In my bleeding liberal heart, there resides the belief that not every problem is solvable with American power, nor in need of direct American intervention. As horrifying as it is to see the despicable depths to which some humans are capable of descending, especially in the name of their sick perception of some religion or other, part of me says some things just have to play out across time. If the people most directly affected are unwilling or unable to root out the evil, then how are we to do it? (And what ever happened to the billions we invested in training the Iraqi army?)
"We're fighting them over there so we don't have to fight them here." I didn't buy it when Cheney and his puppets said it then, and I don't now, as President Obama seems to imply it, yet again. Is that how it works? Really? Do our interventions there really make us safer here? Is that what's prevented, so far, another 9/11-level attack, or is it the efforts at surveillance at home?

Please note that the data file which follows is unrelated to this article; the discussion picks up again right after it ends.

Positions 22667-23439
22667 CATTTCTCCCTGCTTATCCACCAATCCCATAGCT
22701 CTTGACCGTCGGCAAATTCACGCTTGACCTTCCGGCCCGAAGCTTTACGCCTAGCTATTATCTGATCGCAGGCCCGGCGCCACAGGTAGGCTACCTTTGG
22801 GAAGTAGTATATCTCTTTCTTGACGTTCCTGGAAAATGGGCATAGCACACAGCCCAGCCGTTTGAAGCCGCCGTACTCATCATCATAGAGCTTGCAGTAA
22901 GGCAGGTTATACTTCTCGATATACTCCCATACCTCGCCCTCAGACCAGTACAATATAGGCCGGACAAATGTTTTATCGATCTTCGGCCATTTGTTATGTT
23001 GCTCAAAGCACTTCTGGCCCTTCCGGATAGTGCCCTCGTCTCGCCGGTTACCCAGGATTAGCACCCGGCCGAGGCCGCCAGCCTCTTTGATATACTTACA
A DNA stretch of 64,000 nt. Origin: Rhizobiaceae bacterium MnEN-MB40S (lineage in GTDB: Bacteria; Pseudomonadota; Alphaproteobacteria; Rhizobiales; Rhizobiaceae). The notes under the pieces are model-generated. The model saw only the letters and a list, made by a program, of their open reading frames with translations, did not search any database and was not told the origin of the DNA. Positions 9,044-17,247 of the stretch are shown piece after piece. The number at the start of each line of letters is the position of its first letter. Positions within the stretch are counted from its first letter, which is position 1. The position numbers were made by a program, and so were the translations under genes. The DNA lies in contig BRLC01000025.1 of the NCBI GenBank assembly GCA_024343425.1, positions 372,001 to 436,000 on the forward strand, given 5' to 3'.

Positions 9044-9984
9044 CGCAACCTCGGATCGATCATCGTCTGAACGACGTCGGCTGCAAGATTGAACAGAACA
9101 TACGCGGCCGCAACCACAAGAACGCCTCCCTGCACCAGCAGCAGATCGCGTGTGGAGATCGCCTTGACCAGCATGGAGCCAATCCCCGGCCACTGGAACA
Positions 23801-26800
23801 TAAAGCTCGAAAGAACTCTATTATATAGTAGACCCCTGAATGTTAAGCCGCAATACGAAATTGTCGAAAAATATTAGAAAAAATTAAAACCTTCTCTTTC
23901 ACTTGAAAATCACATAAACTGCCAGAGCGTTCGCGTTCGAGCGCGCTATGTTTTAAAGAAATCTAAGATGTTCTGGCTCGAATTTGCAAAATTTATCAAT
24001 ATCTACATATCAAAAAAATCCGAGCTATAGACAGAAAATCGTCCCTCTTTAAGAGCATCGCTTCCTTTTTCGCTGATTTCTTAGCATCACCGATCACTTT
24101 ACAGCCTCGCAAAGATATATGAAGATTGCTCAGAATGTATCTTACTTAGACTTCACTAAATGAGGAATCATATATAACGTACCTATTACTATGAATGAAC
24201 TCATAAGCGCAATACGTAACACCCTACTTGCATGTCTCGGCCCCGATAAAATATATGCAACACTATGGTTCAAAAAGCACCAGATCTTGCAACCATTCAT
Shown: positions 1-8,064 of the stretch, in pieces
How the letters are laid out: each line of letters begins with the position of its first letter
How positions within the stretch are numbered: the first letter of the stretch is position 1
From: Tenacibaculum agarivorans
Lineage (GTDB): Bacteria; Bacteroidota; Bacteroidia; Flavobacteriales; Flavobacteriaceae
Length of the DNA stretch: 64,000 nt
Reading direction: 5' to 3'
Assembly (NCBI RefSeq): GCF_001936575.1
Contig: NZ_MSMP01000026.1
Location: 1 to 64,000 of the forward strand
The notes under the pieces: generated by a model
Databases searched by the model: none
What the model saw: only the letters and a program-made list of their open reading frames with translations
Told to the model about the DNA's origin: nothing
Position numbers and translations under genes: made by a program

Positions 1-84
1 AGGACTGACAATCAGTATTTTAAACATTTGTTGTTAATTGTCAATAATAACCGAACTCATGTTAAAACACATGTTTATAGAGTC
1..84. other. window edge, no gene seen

Clearly, I have no answers. I really don't know if what we're doing is good or bad, effective or damaging. I don't know if there are subterranean reasons for doing this, as there clearly were in our invasion of Iraq, or if it's the best decision of the best minds addressing real threats to the safety of our nation.
All I know is that I'm not very optimistic about it, and it's hard to shake a sense of gloom. To understand at least part of the reasons why, read the words of Georgia congressman and recently defeated (by an even more egregious teabagger) senate candidate, Jack Kingston:
“It’s an election year. A lot of Democrats don’t know how it would play in their party, and Republicans don’t want to change anything. We like the path we’re on now. We can denounce it if it goes bad, and praise it if it goes well and ask what took him so long."